Intel shares lost 77 cents, or 3 percent, to $24.93 in extended-session trading after the update was released. Earlier, they lost 45 cents to close at $25.70 on the Nasdaq Stock Market.

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In October, Intel said sales could be affected by supply constraints and a buildup in client inventory.

"They are more capacity constrained — more than they're letting out," said Apjit Walia, a semiconductor analyst at RBC Capital Markets. "They're missing some of the upside — and essentially that business will fall into the next quarter."

Bryant said the inventory buildup has been working itself down. At the same time, the company has begun integrating chipsets built by third-party vendors in its motherboards to help relieve short supplies of the chips that serve as the nervous system for computers.

"We think that will continue to improve through the first part of the year," Bryant said.

Intel also continues to face stiff competition from smaller rival Advanced Micro Devices Inc., which has been selling server and PC chips that have beat Intel's offerings in some performance tests. AMD also could see its share of the market rise as a result of Intel's tight supplies.

Intel narrowed its gross margin percentage — a measurement of the difference between sales and the cost of the products sold — to 63 percent, plus or minus a point, with the final number expected to be slightly above the midpoint of the new range.

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Previously, the company said it expected a gross margin percentage of 63 percent, plus or minus a couple points. In the fourth quarter of last year, the gross margin was 56 percent.

In another change, capital spending for 2005 is now expected to be below the midpoint of its previous forecast of $5.9 billion, plus or minus $200 million.

Wednesday, December 07, 2005

South Korea Watchdog Fines Microsoft $32M

GWACHEON, South Korea - South Korean antitrust regulators ruled Wednesday that Microsoft Corp. abused its market dominance, fined it 33 billion won ($32 million) and ordered the software giant to offer alternative versions of Windows. Microsoft said it will appeal the decision in court.

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"The Korea Fair Trade Commission found such tying practices liable because they constitute abuse of market dominant position and unfair trade practices under monopoly regulations and the Fair Trade Act," Kang Chul-kyu, the commission's chairman, told reporters.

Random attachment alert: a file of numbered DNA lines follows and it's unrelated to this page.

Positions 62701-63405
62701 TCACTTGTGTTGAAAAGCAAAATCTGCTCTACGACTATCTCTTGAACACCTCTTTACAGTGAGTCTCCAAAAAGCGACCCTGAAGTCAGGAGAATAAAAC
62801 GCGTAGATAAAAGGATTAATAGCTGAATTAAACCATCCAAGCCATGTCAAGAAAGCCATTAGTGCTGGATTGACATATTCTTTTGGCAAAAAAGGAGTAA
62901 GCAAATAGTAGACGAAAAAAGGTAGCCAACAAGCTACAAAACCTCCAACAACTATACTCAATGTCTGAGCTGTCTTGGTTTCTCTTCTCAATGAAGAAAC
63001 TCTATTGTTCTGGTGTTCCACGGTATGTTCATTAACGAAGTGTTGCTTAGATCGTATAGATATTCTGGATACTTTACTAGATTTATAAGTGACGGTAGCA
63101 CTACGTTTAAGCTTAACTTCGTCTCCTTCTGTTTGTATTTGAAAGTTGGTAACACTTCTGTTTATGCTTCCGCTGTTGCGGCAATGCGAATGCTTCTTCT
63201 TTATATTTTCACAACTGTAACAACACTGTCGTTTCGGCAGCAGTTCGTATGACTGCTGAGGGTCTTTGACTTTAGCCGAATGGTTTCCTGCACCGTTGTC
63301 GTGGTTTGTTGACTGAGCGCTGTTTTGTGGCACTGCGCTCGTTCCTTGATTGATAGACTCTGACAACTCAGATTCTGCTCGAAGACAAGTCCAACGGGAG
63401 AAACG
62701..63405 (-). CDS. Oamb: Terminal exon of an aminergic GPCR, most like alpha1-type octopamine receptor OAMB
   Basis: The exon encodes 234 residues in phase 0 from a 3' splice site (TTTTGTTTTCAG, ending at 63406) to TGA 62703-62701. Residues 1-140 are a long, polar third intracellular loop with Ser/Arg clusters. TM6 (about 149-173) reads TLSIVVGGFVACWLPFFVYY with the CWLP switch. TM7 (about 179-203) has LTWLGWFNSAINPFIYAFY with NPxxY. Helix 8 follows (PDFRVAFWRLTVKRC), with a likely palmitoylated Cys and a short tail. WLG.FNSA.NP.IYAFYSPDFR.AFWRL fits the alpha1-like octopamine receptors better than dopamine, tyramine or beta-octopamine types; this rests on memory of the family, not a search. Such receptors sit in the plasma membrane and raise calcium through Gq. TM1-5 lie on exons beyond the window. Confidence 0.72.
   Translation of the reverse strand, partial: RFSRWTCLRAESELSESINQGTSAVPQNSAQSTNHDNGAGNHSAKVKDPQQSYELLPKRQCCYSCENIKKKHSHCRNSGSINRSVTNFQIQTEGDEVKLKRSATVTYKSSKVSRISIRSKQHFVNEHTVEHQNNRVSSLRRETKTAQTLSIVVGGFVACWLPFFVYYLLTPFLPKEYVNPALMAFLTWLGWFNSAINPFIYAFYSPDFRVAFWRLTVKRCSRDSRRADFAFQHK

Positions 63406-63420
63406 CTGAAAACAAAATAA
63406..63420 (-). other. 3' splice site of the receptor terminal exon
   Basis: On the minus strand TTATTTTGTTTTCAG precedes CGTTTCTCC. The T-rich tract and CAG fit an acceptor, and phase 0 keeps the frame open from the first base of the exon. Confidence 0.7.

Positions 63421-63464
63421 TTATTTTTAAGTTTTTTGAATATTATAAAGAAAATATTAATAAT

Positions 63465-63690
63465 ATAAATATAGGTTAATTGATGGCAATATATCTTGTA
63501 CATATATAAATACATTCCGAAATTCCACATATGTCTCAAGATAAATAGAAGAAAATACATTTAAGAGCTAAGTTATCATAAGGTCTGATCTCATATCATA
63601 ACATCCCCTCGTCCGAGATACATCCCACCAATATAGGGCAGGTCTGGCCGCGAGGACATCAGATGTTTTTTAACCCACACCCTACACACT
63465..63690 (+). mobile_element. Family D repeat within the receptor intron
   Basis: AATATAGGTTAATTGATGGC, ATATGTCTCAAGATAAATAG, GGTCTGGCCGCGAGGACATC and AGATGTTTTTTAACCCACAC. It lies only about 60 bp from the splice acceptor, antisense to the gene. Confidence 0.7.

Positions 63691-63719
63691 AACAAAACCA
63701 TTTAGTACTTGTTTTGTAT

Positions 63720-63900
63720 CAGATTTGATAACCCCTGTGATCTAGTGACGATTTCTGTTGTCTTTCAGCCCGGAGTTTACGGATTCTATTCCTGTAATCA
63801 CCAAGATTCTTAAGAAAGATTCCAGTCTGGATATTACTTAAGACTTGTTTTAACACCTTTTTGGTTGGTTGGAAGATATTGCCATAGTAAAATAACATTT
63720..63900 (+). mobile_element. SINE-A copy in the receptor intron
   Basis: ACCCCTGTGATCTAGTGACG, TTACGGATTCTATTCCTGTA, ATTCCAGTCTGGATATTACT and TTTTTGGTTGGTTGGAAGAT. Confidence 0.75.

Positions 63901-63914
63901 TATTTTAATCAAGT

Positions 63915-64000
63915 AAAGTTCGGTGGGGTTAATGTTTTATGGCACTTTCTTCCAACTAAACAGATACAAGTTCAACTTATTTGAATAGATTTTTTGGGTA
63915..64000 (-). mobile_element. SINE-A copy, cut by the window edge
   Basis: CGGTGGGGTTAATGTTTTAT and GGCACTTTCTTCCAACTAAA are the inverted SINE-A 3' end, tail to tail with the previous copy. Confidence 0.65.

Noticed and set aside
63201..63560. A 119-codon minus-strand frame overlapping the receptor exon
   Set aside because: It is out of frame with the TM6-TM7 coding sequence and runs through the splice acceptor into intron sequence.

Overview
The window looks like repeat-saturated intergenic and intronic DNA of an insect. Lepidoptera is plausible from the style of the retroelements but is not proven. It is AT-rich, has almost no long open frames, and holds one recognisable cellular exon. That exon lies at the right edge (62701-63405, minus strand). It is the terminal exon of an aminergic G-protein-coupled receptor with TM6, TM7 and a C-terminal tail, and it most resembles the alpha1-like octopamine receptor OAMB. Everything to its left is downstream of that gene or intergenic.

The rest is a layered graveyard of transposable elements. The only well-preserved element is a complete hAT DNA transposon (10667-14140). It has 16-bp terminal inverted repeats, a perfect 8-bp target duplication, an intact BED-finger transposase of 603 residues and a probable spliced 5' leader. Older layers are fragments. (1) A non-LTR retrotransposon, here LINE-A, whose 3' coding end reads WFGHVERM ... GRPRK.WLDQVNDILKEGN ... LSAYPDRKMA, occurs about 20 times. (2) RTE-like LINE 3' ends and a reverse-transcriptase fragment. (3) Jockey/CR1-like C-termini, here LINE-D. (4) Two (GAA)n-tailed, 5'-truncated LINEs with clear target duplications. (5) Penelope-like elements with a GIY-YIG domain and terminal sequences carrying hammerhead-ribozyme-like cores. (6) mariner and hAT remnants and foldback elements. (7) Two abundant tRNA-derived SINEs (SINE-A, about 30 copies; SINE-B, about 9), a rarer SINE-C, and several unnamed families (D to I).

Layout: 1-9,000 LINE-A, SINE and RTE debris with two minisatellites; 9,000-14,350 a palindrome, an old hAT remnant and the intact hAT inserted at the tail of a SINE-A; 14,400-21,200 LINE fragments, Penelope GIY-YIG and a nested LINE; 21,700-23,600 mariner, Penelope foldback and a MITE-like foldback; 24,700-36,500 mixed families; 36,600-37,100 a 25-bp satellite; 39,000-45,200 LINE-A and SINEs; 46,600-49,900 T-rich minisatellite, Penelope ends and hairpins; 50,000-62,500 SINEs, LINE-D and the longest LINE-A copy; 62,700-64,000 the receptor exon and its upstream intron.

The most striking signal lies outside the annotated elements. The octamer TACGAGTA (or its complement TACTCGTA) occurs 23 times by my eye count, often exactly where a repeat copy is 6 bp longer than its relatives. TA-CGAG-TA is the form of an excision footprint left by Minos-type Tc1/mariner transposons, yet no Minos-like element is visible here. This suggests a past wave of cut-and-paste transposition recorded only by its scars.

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The ruling comes after the U.S. software giant reached separate settlements with companies that then withdrew the complaints that led to the investigation. The companies had complained that Microsoft violated trade rules by tying its instant messenger software to Windows.

The commission ordered Microsoft to offer two versions of Windows in
South Korea within 180 days.

One version must be stripped of the Windows Media Player and Instant Messenger software, while the other version must come with links to Web pages that allow consumers to download competing versions of such software, the commission said.

The corrective measures will remain effective for 10 years and after 5 years, Microsoft will have the opportunity each year to request a review of the remedy to account for changes in the market environment, the commission said.

"We are very disappointed with the commission's decision," said Tom Burt, a Microsoft vice president and deputy general counsel. "Ultimately, we will file a lawsuit in Korean court challenging the decision."

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The European Union ordered Microsoft in March 2004 to pay 497 million euros, share code with rivals and offer a version of Windows without Media Player software. Microsoft is appealing that ruling.

Tuesday, December 06, 2005

Boston Scientific Makes $25B Guidant Bid

INDIANAPOLIS - Troubled Guidant Corp. drew a $25 billion offer from medical device rival Boston Scientific Corp., topping Johnson & Johnson's watered-down bid by more than $3 billion.

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Guidant's once flagging stock rose $6.16, or nearly 10 percent, to close at $67.98 amid Wall Street's speculation of a bidding war.

But market analysts said that J&J, which did not return repeated phone calls for comment, may not want Guidant badly enough to spend billions more for the Indianapolis-based maker of pacemakers, defibrillators and other devices which has been plagued by a series of recalls and by related regulatory investigations.